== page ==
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NY Times: Free Speech Rights for Computer Code?

Jul 31, 2000, 19:51 (0 Talkback[s])


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"It was perhaps the most arcane statement in all the hours of acronym-filled testimony, one that came on the last day of the six-day trial. But it may have been a turning point in an important battle over the limits of a new copyright law, a potential landmark case that ended its trial phase last week in Manhattan and now awaits a verdict by the judge...."

"I see this as having a chilling effect on my ability as a computer scientist to express myself," Professor Touretzky said. He was referring to the court's preliminary injunction that barred a Web site from posting the underlying, or source, code for the cracking program. "If the court upholds this injunction, what would happen is that certain uses of computer language -- my preferred means of expression -- would be illegal."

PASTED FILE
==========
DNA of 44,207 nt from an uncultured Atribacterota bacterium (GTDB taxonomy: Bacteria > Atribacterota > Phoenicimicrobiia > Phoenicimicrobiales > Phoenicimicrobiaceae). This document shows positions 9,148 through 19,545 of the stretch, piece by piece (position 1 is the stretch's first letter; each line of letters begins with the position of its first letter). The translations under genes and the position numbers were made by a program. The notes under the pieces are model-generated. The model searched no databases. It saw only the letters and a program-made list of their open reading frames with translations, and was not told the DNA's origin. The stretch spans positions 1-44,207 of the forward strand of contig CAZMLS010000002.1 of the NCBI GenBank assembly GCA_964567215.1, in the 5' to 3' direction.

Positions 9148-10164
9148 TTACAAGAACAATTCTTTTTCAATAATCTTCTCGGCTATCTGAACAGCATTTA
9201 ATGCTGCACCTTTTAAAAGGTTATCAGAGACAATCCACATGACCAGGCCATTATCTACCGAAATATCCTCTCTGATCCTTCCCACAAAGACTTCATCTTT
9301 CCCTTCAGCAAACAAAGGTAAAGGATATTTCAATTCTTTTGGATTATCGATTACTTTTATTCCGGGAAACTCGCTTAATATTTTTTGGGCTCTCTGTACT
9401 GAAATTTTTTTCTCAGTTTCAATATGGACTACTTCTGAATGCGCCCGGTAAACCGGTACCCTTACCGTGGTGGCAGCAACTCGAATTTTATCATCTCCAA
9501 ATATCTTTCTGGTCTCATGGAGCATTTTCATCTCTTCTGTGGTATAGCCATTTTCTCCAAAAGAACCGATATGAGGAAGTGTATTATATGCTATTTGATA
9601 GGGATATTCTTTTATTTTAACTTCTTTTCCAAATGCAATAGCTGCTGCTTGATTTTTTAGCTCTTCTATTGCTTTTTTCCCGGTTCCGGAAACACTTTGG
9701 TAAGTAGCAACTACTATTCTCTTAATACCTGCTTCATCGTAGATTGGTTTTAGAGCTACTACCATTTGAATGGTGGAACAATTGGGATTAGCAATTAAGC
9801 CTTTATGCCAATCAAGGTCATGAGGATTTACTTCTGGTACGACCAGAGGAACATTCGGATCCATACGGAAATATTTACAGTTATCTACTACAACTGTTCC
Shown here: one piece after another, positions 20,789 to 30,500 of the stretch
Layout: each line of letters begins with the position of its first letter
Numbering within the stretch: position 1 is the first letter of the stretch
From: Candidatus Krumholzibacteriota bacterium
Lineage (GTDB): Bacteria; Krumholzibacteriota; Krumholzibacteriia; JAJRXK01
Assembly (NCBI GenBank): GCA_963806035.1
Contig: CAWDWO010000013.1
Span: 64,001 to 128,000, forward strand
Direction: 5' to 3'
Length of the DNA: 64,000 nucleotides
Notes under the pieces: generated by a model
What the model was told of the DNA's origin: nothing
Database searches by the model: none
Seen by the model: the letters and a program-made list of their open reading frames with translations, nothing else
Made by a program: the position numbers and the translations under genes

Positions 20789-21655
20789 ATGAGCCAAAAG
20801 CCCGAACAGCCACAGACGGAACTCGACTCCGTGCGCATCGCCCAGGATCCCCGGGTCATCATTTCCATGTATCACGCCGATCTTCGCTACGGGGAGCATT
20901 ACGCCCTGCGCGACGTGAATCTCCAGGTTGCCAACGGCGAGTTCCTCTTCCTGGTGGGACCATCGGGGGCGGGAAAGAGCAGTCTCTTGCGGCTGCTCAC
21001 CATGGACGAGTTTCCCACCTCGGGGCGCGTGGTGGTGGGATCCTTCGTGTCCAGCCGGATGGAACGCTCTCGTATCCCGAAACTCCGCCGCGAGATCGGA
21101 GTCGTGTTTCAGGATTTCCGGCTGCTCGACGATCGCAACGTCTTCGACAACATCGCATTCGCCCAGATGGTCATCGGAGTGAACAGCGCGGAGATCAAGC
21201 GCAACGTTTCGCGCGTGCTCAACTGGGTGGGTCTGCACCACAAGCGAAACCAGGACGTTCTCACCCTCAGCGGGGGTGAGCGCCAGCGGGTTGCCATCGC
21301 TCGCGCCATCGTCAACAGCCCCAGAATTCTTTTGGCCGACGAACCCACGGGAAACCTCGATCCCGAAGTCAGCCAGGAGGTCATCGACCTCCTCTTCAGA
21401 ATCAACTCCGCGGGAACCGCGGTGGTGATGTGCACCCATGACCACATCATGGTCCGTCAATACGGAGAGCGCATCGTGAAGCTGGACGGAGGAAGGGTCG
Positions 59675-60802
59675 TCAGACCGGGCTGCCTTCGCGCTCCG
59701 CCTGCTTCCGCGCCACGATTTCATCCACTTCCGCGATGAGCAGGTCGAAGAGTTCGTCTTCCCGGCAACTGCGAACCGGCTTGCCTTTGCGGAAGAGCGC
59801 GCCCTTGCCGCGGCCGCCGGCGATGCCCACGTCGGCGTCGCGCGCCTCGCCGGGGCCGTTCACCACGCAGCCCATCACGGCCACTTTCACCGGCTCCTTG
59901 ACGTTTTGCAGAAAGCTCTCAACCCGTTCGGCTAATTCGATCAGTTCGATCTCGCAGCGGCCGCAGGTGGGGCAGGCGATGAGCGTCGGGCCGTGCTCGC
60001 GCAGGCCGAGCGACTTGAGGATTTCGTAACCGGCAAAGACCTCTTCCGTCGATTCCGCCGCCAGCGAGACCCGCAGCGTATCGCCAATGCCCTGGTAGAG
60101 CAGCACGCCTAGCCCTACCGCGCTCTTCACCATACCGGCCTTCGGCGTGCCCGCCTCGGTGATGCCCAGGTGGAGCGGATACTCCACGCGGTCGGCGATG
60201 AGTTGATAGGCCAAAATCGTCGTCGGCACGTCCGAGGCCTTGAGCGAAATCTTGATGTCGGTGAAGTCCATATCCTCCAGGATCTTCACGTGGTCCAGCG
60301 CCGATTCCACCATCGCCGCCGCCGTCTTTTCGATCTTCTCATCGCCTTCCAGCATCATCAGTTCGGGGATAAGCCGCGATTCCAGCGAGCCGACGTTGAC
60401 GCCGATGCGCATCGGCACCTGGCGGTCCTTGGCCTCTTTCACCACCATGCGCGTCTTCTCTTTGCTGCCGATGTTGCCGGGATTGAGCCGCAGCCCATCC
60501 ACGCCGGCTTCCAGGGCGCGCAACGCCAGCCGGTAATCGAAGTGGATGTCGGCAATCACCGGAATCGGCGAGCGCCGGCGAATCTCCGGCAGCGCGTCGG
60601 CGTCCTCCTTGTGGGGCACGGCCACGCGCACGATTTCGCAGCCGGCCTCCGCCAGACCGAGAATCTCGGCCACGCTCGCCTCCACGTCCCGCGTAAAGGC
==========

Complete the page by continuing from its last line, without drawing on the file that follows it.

"Until that moment in the trial, United States District Judge Lewis A. Kaplan had appeared to have little doubt about the copyright law's constitutionality. In ordering the injunction, he had noted that the First Amendment does not shield copyright infringement, and that computer code was essentially "no more expressive than an automobile ignition key."

"But in light of the professor's testimony, Judge Kaplan said, he would reconsider his constitutional analysis. It would be hard to make a case "that computer code of any kind has no expressive content," the judge said. "Which then gets you to the question of how then do you deal with it under the First Amendment?"

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